The long-awaited president election on November 9 is an opportunity to “regain the development lost on February 7, 2012,” former President Mohamed Nasheed said in his final campaign message ahead of tomorrow’s presidential polls.
“Through the right to vote we will secure the right to water and sanitation, housing, transport, and education,” the Maldivian Democratic Party (MDP) presidential candidate said. “Our second term will also bring contentment to the Maldivian people.”
The MDP’s “costed and budgeted” manifesto was devised to bring about the “proud citizen” who can stand tall, provide for his family through honest work and be free from anxiety over unaffordable healthcare, he said.
“I am asking very sincerely for your vote on the November 9 election,” Nasheed said.
“The election November 9 is the final result of the coup perpetrators’ devious plot to undermine the constitution and take over the government,” he said.
“Today we are able to have this election as a consequence of the efforts of many Maldivian citizens in defence of our future.”
Nasheed expressed particular gratitude to the staff of the Elections Commission.
The economy has suffered the consequences of annulling and delaying the presidential election while relations with foreign partners have deteriorated to unprecedented levels, he continued.
Establishing strong ties with the outside world does not amount to “forgoing our nationhood,” Nasheed contended, adding that Maldivian nationhood in a globalised world would be “based on Islam, the Dhivehi language, culture and human rights.”
Foreign ambassadors and diplomats were coming to the Maldives more than ever before to “save the Maldivian people from the impoverishment we could face if there is no elected government,” he said.
The Maldives could not afford to be an “isolated nation” as foreign assistance was required for infrastructure development, higher education opportunities, and medical treatment.
Development could not be secured by “oppressing, suppressing and intimidating the people,” he said.
State of the economy
The MDP meanwhile issued a press statement today calling on the Auditor General to conduct an audit to assess the state of the government’s finances.
The party contended that the Finance Ministry has accumulated domestic debt in violation of the Public Finance Act while the Maldives Monetary Authority (MMA) printed money to finance the government’s deficit spending.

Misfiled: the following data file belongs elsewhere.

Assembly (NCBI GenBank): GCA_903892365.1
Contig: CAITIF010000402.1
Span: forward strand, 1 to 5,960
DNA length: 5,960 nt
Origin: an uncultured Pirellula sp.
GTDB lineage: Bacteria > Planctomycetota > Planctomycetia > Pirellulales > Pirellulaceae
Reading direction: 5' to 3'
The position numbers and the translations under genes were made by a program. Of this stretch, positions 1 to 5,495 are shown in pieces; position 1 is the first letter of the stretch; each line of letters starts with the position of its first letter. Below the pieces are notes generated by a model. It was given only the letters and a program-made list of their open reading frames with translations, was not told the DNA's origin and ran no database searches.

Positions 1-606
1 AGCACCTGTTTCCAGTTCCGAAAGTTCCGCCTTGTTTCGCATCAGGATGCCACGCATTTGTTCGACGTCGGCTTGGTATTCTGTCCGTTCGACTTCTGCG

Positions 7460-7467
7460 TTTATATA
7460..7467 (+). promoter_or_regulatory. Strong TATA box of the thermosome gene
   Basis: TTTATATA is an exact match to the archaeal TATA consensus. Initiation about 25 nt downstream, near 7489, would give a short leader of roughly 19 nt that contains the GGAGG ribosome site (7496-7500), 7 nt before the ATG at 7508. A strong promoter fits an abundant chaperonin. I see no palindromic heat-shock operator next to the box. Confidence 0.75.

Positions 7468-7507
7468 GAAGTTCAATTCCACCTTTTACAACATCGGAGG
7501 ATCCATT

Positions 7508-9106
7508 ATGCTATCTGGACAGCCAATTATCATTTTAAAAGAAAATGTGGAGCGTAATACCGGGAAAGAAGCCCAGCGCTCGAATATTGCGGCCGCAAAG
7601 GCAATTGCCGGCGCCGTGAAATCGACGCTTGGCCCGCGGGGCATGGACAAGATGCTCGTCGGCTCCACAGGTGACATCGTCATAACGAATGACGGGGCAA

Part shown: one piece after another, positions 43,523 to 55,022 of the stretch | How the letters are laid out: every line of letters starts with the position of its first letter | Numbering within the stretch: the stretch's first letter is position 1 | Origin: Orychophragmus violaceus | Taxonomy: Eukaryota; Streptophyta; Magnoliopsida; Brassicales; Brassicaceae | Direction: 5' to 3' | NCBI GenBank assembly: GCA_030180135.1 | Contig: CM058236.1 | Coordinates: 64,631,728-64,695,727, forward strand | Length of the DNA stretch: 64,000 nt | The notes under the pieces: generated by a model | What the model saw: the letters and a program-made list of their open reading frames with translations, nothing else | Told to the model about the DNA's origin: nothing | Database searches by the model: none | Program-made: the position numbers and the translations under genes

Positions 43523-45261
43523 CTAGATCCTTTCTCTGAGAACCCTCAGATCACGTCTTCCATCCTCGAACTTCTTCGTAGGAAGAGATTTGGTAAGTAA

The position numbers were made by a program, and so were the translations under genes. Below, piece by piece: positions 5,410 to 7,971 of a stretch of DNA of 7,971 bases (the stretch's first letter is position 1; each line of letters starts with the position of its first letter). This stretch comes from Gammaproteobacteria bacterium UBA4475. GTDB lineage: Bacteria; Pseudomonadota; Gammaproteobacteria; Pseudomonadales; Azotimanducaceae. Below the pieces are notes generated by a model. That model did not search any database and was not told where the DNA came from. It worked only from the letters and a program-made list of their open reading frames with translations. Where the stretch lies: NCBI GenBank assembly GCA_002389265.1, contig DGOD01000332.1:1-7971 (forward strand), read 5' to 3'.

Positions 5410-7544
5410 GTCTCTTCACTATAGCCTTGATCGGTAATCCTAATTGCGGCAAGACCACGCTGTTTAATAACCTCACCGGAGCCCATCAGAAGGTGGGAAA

Compared to 2012, the party noted that loans or credit sought from the domestic market increased 30 percent this year.
The MMA governor revealed to parliament’s Finance Committee recently that the government owed MVR1.5 billion to the central bank, MVR1.5 billion to the State Trading Organisation (STO) and “close to a billion to other parties that release credit to the government,” the statement observed.
MMA Governor Dr Fazeel Najeeb had said that the sums were not included in the 2013 budget while the 2014 budget had no allocations for repayment, the MDP noted.
The value of the rufiya has fallen as a result of printing MVR1.5 billion to finance government expenditures, the party argued, noting that the MDP government ceased deficit monetisation in August 2009 through an agency agreement between the Finance Ministry and MMA.
Under the circumstances, the statement continued, offering a lump sum payment to ministers was “shameful.”
Islam and sovereignty
Meanwhile, speaking at the final campaign rally of the Progressive Party of Maldives (PPM) last night, the party’s candidate Abdulla Yameen said it was “obligatory” upon all Maldivians to vote for him for the sake of Islam and the nation.
Yameen appealed to members of Adhaalath Party, Jumhooree Party and the Dhivehi Rayyithunge Party to vote for him.
The PPM’s efforts during the three year MDP government showed that it was the only party that worked on behalf of the religion and the nation, Yameen said.
People should not complain or blame political leaders if they did not perform the duty of voting for the PPM candidate on Saturday, the half-brother of former President Maumoon Abdul Gayoom said.
While the Maldives is not a rich country, Yameen said it could be made a prosperous nation under the stewardship of a “trustworthy” president.
The PPM leadership was comprised of “capable, educated and sincere” people, he added.
The next leader would have to begin from “1000 feet under” as the national debt had soared such that a newborn was indebted by MVR180,000, Yameen said.
A PPM government would clear the budget deficit in its first two years and achieve a surplus in the third year, Yameen pledged.
Yameen said he could have “awarded projects any way I wanted” when he served in the cabinet and as the chairman of government-owned companies under the Gayoom administration, and could have become the richest man in the country.
“But, God willing, after a long public service, I am able to talk about the corruption of another person in front of the people at this podium today because, by the grace of God, I am free from [corruption],” he said.